• Join over 1.2 million students every month
  • Accelerate your learning by 29%
  • Unlimited access from just £6.99 per month

To Investigate the Effect of Substrate Concentration On Yeast Respiration

Extracts from this document...


TO INVESTIGATE THE EFFECT OF SUBSTRATE CONCENTRATION ON YEAST RESPIRATION This is an experiment to examine how the concentration of the substrate Glucose affects the rate of reaction of the enzyme Yeast. Hypothesis The rate of yeast respiration will increase as the concentration of glucose increases. This is because the active sites of the enzymes in the yeast have fewer substrate molecules to bind with to form an enzyme-substrate complex. Outline Yeast will be suspended in glucose solutions of different concentration in different test tubes. The carbon dioxide produced by respiration of the yeast will be bubbled through the glucose solution and the volume of CO2 produced, used as a measure of the rate of respiration against a given time. A graph will be plotted of the different concentrations against the time taken. ...read more.


Using the cork borer, take a sample of potato, cut this piece in cm intervals using the scalpel and plastic rule. Then cut these a further 2 sections, so there is now 5 sections per 1cm piece of potato. Using distilled water; allow the potato discs to stick to the side of the glass Thistle Funnel. 2. Fill a beaker with about 4cm of the pre-made measured solution of Glucose and using the graduated measuring cylinder, completely fill the 10 cm3 cylinder with the same solution. 3. Immerse the thistle funnel into the beaker with the steam below the surface of the Glucose over the funnel stem. 4. Measure the volume of oxygen evolved in a time of 5mins. 5. Repeat the procedure with the other Glucose solutions. Be aware not to contaminate each solutions with one another, this will cause inaccurate results. ...read more.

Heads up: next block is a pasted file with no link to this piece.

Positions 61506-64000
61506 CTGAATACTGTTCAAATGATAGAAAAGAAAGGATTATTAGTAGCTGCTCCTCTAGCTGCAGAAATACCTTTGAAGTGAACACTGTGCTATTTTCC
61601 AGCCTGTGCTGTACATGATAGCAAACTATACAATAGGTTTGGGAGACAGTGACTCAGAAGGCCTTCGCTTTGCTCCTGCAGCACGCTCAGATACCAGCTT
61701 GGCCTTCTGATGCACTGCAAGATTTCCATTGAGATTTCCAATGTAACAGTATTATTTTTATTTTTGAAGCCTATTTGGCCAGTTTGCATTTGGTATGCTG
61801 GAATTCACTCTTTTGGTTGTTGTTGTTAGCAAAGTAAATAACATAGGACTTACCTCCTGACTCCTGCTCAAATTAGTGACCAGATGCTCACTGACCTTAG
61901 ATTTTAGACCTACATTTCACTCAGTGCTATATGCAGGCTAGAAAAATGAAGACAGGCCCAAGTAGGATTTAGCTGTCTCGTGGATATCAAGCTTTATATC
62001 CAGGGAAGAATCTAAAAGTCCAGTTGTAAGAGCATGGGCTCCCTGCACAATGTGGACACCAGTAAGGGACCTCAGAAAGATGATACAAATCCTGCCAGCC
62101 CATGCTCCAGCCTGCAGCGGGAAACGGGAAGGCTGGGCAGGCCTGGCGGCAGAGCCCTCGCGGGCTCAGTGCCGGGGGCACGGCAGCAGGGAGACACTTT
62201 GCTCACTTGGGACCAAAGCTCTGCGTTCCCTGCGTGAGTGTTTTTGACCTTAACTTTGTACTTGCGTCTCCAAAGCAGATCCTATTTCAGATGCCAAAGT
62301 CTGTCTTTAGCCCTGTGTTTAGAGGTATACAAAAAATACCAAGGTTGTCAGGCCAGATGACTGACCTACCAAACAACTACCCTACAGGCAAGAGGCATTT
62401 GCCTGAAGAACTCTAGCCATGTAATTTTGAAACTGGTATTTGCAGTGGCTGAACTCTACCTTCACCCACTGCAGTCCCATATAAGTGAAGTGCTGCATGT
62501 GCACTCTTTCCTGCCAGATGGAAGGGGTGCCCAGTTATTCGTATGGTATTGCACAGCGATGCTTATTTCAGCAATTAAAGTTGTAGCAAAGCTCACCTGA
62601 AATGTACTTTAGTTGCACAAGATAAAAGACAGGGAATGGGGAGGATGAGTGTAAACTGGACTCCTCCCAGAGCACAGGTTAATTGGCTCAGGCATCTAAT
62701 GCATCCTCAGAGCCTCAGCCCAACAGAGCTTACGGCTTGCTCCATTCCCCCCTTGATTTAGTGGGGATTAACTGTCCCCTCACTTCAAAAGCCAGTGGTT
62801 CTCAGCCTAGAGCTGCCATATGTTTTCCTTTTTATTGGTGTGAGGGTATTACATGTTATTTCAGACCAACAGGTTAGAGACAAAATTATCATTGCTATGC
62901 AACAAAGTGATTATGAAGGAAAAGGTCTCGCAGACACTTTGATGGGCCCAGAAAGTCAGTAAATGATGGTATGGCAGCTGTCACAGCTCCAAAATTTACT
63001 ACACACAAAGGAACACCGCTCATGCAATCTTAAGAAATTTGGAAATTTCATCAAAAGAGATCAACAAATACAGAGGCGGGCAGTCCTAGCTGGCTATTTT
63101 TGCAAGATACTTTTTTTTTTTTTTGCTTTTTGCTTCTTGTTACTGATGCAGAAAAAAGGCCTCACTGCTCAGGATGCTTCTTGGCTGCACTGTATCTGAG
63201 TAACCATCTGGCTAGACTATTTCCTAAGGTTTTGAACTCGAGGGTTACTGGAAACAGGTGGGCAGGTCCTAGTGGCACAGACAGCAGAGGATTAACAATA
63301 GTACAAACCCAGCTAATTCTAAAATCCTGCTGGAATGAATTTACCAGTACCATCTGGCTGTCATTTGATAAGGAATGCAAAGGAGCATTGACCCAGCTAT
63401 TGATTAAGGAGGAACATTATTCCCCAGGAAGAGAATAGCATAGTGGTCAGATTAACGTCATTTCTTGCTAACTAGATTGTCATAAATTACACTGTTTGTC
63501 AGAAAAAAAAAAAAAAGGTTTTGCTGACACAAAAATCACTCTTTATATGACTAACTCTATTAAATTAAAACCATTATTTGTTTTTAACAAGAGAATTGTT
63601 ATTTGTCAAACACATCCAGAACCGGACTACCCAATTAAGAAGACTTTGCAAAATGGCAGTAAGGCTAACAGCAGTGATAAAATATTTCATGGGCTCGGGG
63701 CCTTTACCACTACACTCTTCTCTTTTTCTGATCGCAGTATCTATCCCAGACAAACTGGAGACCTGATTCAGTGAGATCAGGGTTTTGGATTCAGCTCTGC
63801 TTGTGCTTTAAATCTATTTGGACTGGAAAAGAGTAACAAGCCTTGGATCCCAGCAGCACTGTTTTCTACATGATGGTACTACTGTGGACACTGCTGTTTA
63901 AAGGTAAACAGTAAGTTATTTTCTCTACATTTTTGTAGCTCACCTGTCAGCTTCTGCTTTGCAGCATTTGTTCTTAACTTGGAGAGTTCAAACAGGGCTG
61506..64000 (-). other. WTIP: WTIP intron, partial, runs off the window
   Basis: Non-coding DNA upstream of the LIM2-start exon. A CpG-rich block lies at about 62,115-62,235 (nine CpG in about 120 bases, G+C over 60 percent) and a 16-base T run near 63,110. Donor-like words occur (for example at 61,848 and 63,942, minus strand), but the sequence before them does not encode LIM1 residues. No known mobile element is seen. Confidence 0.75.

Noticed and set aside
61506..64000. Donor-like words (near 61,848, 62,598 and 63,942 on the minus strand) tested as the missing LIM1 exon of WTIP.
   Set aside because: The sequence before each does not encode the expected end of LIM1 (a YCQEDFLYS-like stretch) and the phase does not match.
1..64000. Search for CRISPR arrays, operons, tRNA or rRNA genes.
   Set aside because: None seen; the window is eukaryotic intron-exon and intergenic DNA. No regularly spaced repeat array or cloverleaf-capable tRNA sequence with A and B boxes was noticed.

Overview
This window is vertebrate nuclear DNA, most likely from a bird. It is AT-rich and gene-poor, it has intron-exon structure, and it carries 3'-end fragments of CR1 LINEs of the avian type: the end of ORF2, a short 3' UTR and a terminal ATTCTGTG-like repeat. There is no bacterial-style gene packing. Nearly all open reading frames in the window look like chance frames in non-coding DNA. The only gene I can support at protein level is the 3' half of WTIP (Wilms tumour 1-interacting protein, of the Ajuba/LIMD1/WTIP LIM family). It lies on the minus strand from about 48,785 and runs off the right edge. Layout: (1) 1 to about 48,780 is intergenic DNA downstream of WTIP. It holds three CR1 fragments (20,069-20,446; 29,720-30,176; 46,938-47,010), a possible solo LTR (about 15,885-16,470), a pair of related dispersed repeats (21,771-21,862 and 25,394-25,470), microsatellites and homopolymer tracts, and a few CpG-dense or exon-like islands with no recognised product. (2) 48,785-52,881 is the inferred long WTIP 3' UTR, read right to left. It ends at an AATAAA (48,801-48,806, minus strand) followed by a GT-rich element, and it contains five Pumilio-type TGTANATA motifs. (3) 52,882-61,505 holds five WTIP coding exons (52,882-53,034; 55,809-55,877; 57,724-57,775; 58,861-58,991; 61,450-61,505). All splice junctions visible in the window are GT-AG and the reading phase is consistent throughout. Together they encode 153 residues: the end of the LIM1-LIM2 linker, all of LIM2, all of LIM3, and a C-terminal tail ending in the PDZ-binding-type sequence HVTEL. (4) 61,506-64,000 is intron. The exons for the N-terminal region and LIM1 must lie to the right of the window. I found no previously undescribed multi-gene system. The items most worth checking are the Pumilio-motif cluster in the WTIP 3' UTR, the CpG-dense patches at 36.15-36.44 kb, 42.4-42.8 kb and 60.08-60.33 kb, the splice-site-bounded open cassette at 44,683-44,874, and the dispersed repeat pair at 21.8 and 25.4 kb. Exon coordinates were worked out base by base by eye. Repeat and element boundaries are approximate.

When measuring the volumes of water and Glucose, the measurement should be taken from a 90-degree angle to avoid parallax error. Predictions I predict that as the substrate concentration increases, the rate of reaction will go up at a directionally proportional rate until the solution becomes saturated with the substrate Glucose. When this saturation point is reached, then adding extra substrate will make no difference. The rate steadily increases when more substrate is added because more of the active sites of the enzyme are being used which results in more reactions so the amount of Oxygen released in a given time is higher. Once the amount of substrate molecules added exceeds the number of active sites available then the rate of reaction will no longer go up. This is due to the maximum number of reactions being done at once, so any extra substrate molecules have to wait until some of the active sites become available. ...read more.

The above preview is unformatted text

This student written piece of work is one of many that can be found in our AS and A Level Exchange, Transport & Reproduction section.

Found what you're looking for?

  • Start learning 29% faster today
  • 150,000+ documents available
  • Just £6.99 a month

Not the one? Search for your essay title...